Hugging as unlawful harassment

Can hugging be unlawful harassment?

The Ninth Circuit Court of Appeals recently addressed the question of whether frequent unwanted hugging and one unwanted kiss in the workplace can constitute unlawful sexual harassment. In Zetwick v. Cnty. of Yolo (9th Cir. Feb. 23, 2017, No. 14-17341) 2017 U.S. App. LEXIS 3260, Ms. Zetwick alleged that her supervisor hugged her over one hundred times over a 13-year period, and kissed her partially on the lips on one occasion.

The trial court dismissed the case before trial after concluding that hugs and kisses on the cheek can never be unlawful harassment. On appeal, the Ninth Circuit found that the trial court failed to rely on any precedent that supported its conclusion. To the contrary, some of the precedent stood for the proposition that hugs and kisses, when unwelcome and pervasive, can constitute unlawful harassment. The appellate court also found that the trial court committed a second legal error by incorrectly stating that the standard for harassment is severe and pervasive conduct (as opposed to severe or pervasive). While the trial court correctly stated the standard elsewhere in its opinion, the Ninth Circuit found the incorrect reference to be significant because it occurred where the trial court found that Ms. Zetwick had not met the standard.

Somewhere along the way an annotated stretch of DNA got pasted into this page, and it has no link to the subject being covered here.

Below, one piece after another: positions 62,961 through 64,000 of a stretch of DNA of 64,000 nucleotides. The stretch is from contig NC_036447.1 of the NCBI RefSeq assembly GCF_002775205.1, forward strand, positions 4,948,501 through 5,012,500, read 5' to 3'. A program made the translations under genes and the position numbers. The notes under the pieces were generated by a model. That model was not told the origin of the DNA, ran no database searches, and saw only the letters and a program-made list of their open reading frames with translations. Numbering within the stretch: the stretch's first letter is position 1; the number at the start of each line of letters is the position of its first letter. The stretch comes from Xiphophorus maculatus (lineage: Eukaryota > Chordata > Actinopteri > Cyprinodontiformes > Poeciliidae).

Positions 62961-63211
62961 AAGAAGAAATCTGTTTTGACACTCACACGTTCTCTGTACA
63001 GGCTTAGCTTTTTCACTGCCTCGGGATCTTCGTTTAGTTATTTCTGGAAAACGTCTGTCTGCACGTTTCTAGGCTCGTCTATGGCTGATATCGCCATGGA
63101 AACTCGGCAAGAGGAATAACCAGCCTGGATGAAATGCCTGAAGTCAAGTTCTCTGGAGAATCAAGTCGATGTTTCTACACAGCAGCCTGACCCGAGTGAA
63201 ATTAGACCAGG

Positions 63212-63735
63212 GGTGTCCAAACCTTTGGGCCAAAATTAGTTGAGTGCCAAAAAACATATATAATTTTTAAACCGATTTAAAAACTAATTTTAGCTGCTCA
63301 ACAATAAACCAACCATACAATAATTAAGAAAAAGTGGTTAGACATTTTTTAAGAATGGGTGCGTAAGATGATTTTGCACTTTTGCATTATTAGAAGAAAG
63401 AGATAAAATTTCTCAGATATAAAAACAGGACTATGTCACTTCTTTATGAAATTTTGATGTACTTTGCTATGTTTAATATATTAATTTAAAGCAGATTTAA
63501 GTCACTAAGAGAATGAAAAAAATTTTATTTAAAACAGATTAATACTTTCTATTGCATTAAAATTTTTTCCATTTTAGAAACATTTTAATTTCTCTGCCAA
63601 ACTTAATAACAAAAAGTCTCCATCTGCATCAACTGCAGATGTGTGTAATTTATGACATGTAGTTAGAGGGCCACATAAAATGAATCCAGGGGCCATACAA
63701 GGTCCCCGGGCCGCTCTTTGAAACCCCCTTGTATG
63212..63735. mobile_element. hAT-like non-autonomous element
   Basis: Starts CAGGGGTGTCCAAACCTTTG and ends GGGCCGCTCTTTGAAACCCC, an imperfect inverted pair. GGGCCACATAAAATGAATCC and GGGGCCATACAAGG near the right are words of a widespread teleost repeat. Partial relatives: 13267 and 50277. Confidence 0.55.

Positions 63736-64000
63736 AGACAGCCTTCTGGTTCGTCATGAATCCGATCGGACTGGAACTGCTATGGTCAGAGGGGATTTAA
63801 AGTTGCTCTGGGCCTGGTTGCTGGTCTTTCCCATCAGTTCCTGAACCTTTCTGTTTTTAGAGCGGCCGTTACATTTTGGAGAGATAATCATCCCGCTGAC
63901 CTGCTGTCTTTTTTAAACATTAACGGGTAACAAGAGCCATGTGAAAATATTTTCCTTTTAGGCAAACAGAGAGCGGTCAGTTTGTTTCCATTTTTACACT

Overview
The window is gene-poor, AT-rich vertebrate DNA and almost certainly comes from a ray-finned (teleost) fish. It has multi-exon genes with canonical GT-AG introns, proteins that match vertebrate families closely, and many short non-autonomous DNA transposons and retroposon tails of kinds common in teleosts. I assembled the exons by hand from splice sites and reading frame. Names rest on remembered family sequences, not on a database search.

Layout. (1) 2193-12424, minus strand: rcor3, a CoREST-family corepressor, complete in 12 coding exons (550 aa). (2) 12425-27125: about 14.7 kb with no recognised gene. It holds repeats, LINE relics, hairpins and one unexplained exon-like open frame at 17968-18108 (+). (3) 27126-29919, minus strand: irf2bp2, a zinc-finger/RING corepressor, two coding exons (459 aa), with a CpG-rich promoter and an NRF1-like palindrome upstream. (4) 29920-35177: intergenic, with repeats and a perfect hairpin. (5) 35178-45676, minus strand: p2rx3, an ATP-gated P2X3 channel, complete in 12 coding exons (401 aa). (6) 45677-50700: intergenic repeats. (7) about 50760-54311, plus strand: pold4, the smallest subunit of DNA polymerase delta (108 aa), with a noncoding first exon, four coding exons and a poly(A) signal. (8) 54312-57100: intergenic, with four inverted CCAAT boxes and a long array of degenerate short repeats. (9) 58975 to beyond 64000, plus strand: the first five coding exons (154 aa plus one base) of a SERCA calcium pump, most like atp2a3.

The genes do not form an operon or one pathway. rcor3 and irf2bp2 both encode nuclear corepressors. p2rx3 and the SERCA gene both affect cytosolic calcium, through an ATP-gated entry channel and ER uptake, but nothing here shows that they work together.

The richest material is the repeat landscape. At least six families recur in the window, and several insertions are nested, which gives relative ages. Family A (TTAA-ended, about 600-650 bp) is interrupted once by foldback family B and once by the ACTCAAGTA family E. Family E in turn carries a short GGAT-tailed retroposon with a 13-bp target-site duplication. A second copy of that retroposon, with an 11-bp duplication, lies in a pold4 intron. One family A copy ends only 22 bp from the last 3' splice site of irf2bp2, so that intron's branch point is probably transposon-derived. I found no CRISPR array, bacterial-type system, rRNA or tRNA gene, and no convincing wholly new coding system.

The appellate court turned next to whether there was sufficient evidence for a reasonable conclusion that unlawful harassment occurred. The Ninth Circuit reviewed federal harassment law, which requires a sexually offensive environment that both a reasonable person would find hostile or abusive, and one that the victim perceived to be so. It concluded that the evidence could satisfy this standard based on Ms. Zetwick’s testimony that her supervisor hugged her more than one hundred times during the period 1999 to 2012, and that he hugged female employees exclusively.